Professor Distance

I don’t think I have told this story before, so I’ll tell it now. At the beginning of my second year of college, a lady asked me at a bus stop which bus to take to go to the university. I, of course, was also headed that way. I may have at one point asked her why she was headed there, or else she offered me the information, and I discovered she was to speak at a conference later that year and attend some other ones during her current time there. She was from Canada, and an older lady, probably in her 50’s. I was intrigued by the light conversation we were making, so I asked if she wouldn’t mind if I sat with her on the bus ride.

During the 15-minute ride, she gave me one piece of advice that I thought was wise. She said that she never went to a professor’s home, even if the professor was female. She said it wasn’t because of some fear that a professor would take advantage of her or anything like that, but that by staying away from their personal space, there is a healthy, unspoken ‘distance’ between them. She said, she had no problem meeting with one for coffee, lunch and the like. She was saying, once you’ve broken that personal barrier of going to their home, the relationship can’t feel completely professional. You can keep it professional by keeping the setting professional.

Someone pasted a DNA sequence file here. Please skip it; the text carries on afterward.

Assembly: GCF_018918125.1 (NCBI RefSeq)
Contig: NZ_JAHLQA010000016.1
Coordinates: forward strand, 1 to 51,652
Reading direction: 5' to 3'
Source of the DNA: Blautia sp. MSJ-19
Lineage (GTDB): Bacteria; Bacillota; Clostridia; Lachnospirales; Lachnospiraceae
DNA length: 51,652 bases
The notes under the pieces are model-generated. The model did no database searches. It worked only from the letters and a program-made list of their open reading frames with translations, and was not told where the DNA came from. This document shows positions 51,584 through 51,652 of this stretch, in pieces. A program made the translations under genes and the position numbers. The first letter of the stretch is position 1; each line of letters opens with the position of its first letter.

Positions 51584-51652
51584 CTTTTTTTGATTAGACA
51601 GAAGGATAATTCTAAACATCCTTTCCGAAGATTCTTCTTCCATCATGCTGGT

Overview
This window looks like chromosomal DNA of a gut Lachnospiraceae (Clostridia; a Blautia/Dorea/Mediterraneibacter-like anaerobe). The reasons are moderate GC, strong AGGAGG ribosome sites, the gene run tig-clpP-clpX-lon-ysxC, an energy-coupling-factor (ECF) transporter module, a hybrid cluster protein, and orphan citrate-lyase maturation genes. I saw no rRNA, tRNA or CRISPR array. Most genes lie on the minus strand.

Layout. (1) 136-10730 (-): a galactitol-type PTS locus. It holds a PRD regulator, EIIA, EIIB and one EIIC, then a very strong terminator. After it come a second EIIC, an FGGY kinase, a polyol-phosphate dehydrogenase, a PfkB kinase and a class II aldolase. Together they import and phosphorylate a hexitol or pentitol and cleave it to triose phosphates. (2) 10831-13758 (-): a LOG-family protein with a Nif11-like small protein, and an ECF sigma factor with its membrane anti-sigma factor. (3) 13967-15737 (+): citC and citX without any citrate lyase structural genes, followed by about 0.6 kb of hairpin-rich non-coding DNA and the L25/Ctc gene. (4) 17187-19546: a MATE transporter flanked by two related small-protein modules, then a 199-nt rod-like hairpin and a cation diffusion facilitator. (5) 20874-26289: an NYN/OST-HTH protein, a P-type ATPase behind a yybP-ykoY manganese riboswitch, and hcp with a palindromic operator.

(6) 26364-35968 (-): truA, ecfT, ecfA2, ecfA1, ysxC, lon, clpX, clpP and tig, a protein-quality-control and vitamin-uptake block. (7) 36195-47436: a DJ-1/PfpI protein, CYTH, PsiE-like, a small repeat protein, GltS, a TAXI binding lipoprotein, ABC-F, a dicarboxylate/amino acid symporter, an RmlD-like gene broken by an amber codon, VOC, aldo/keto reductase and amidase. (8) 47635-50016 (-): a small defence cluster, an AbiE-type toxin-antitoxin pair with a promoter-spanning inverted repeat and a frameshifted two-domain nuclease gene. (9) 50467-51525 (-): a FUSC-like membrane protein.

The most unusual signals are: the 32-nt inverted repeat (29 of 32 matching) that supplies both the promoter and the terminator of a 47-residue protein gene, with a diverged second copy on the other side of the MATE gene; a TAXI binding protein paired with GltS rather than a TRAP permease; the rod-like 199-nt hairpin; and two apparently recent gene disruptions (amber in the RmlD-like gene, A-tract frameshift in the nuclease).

I doubt that there would have been such an occasion that I would find myself in a professor’s home, but there was one smaller, private university that I applied to and visited where it was said that professors would invite students to their home. This was partially because many of the professors lived close to the school; it made sense, considering it had a rural college-town feel. A student had mentioned to me how she, or her friend, had the experience of being able to go to their professor’s home with some of the other students and bake cookies or something of that nature, and then talk about the course contents together. It sounds warm enough to the extent that I wouldn’t think anything of it, but I do think that piece of advice that woman offered is wise.

This is the kind of distance that participants of the JET program probably want to maintain. I had heard before coming on the program it would not be uncommon for students of the same-gender as the participant to try to come to the participant’s living quarters. Fortunately, as is said for participants, every situation is different. I don’t have that problem, and hopefully won’t have that problem.